Quiet Luxury: The Rise of Subtlety in Branding

TT What's Hot Article Image Quiet Luxury 5.24

Today’s branding shift is less ’out with the old, in with the new’ and more ’out with the loud, in with the quiet.’ Loud, flashy, and trendy branding is on the downswing, and a new trend is coming in its place: quiet luxury.

Initially defined as a trend in the fashion world, the idea of quiet luxury has quickly spread to all areas of consumer goods and into marketing itself. The idea is simple: instead of bold branding and trend-switching, focus on subtler touches, exceptional quality, and a customer-centric experience.


Why Choose Quiet Luxury?

Styles change rapidly, but subtler designs and high quality are forever. In today’s marketplace, roiled by economic uncertainty and driven by a current of caution, customers think less about making bold statements or keeping up with fast-changing trends and more about what suits them personally. Quiet luxury ties in with several significant shifts in today’s consumer marketplace, including sustainability, customer-centric experiences, and longevity.

Sustainability may be one of the strongest appeals of quiet luxury. This approach focuses on lower quantities of higher-quality items, which can stay ’in style’ for longer and be more robust than their fast, trendy counterparts. Today’s consumers are more concerned than ever with sustainability and environmental impact. Claims of products with environmental, social, and governance (ESG) have seen noticeable growth, and consumers report being willing to spend more on more sustainable and responsible products.[1]

Quiet luxury leans into this, focusing on timeless designs, sustainable processes, and quality materials that will last, rather than fast, cheap products likely to wind up in a landfill all too soon.

As the drive for more personalization and customer- centric experiences continues to drive strategies, it’s no wonder that quiet luxury connects so well with marketers and customers alike. Trends are fun, but they’re flash-in-the-pan experiences and not a way to build a long-term customer relationship. Similarly, loud branding is about the brand rather than the customer or product. The theory behind loud branding is that there’s a certain status to be conferred by being a visible customer of a particular brand (plus, brands benefit from turning customers into ’walking billboards’). Today, however, that can be perceived as somewhat gauche, and customers are less willing to essentially pay for the privilege of freely advertising a brand.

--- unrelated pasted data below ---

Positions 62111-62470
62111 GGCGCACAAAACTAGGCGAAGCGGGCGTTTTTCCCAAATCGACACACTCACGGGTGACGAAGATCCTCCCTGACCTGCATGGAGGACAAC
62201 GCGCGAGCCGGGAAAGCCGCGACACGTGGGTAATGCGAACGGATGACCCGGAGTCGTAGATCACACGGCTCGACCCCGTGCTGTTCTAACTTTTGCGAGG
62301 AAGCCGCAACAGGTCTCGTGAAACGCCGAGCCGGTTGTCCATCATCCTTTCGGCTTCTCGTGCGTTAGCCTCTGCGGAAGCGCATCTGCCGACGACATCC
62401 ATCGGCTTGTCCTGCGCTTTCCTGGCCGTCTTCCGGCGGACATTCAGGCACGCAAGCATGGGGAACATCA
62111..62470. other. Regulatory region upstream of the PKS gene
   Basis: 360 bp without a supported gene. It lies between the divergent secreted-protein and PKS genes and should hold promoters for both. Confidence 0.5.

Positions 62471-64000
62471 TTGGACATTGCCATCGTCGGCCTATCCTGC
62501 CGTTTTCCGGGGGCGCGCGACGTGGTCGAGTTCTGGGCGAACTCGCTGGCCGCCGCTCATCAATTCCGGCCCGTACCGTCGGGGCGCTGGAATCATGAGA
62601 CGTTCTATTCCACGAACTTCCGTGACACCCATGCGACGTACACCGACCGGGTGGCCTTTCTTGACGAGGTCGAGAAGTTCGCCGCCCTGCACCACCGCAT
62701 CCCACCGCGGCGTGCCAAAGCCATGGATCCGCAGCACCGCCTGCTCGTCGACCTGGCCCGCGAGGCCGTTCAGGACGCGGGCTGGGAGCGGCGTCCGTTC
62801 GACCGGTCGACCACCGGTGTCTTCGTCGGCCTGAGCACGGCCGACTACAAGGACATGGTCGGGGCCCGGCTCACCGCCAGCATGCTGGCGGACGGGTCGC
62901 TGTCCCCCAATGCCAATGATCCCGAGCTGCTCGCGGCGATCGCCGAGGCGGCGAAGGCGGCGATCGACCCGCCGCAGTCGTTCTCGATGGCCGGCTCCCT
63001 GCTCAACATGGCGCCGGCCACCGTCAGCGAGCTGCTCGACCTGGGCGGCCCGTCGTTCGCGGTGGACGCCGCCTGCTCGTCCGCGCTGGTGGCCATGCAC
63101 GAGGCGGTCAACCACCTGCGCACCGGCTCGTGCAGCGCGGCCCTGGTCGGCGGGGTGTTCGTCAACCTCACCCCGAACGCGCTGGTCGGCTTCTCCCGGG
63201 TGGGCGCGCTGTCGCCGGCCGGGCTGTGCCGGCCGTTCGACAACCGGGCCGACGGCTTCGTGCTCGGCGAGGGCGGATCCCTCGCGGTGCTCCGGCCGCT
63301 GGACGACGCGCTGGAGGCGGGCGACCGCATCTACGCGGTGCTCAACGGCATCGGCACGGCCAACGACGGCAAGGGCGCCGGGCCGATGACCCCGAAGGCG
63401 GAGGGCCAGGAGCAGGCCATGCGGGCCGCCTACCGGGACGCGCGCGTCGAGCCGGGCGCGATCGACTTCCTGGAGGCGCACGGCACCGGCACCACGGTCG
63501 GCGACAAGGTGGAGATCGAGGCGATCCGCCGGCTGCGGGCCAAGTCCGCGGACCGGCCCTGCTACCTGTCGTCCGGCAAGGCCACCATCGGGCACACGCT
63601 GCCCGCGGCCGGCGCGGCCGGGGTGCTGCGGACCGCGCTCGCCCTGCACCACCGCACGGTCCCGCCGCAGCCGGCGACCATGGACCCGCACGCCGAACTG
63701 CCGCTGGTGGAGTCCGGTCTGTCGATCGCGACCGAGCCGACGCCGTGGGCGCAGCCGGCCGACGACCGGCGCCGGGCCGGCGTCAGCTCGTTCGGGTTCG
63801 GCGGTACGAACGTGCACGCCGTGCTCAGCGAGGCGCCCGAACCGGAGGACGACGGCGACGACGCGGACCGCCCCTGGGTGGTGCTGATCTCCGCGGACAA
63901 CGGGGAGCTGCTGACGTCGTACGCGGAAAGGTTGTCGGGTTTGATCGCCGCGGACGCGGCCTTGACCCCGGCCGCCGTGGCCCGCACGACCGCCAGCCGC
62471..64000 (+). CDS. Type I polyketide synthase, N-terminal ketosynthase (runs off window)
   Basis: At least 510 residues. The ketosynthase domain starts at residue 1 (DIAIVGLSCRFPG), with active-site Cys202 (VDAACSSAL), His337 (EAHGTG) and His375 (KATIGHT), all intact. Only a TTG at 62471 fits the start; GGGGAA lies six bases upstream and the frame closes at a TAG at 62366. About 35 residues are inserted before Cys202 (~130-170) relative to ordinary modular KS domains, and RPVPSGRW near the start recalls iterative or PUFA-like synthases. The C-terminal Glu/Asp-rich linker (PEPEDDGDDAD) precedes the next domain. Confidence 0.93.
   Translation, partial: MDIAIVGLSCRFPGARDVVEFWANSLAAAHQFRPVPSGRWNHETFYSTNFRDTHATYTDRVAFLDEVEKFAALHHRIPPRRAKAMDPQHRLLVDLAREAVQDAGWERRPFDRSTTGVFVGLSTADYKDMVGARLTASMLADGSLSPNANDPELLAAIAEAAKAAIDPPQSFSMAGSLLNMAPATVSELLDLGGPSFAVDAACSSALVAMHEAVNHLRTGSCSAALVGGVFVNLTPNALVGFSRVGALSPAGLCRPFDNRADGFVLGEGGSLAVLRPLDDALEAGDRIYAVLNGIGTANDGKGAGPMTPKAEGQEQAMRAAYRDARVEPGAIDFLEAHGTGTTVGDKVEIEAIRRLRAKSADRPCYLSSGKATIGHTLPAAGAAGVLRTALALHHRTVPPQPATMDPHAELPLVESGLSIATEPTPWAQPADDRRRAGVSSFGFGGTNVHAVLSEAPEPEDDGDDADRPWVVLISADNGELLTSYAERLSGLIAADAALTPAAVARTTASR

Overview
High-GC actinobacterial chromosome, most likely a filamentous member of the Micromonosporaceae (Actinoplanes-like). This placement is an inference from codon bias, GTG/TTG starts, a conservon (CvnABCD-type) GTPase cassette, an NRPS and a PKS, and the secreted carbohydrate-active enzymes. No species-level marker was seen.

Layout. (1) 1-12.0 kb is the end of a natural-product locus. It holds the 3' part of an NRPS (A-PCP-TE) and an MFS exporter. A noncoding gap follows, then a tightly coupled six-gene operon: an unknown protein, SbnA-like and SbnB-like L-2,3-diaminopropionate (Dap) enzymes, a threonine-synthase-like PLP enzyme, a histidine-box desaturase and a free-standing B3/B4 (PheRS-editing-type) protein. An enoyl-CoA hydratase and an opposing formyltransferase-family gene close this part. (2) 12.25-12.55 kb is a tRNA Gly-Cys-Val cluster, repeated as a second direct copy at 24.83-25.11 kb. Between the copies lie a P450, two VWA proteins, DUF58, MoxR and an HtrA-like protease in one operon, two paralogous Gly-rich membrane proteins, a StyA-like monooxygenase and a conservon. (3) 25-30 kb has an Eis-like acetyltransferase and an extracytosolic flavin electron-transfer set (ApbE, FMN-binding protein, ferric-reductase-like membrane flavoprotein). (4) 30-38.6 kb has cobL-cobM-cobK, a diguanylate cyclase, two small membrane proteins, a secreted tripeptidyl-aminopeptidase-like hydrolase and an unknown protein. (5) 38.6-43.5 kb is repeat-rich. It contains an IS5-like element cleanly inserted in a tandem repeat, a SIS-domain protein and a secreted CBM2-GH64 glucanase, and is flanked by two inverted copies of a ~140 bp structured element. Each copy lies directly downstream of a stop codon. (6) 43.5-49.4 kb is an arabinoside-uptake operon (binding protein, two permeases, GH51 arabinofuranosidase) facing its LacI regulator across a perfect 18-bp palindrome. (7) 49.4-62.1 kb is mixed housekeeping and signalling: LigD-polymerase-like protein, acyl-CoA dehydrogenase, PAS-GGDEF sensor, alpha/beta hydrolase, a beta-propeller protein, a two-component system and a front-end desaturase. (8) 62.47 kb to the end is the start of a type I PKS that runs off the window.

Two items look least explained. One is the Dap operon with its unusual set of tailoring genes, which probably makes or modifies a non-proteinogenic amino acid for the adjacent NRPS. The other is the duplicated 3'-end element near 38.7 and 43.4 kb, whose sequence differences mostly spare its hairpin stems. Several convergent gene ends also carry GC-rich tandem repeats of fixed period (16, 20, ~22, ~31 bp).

Instead, quiet luxury is about the little touches that make the customer experience more personal, putting the customers, rather than the brand name, front and center. When customers feel like VIPs and when products are thoughtfully designed to meet their needs, they keep coming back for more. Quiet luxury is about consistency and quality, and in today’s economic market, when people are cautious about spending, those traits can be critical if you want to stand out.


Incorporating Quiet Luxury into Your Marketing

Quiet luxury starts with the products themselves, but it can also become an underlying principle of your marketing and communications strategy. Consider its application to two key areas: design and materials.

As mentioned, loud, bold, brand-heavy designs have fallen somewhat out of favor. What was once perceived as signaling status is now more often perceived as ’trying too hard’ or simply being ’tacky.’ When designing marketing materials, including print pieces, emails, digital ads, large-format graphics, or promotional products, designers who keep quiet luxury in mind will consider subtler designs that put customers and their needs first.

Similarly, quiet luxury can shine in your choice of materials. Elegant paper selections and printing processes for print pieces or high-quality materials used in promotional products can elevate your brand and convey a sense of thoughtfulness and care to your customers and prospects. Considering these details indicates that you will apply that same care toward your primary offerings and customer experiences. Adding options like customization – especially in elements like corporate gifting – pushes that even further, highlighting that you’re more interested in long-term success than hopping on trend bandwagons.

It can be tempting for brands to lean into trends at every turn. However, the subtle, quality-based approach of quiet luxury may be more effective when cultivating long-term customer relationships. It’s a way of demonstrating that you’re thinking about the future, not just this moment, and that’s a powerful tool for attracting and retaining customers.

[1] “Consumers care about sustainability—and back it up with their wallets.” McKinsey & Company, 6 February 2023, https://www.mckinsey.com/industries/consumer-packaged-goods/our-insights/consumers-care-about-sustainability-and-back-it-up-with-their-wallets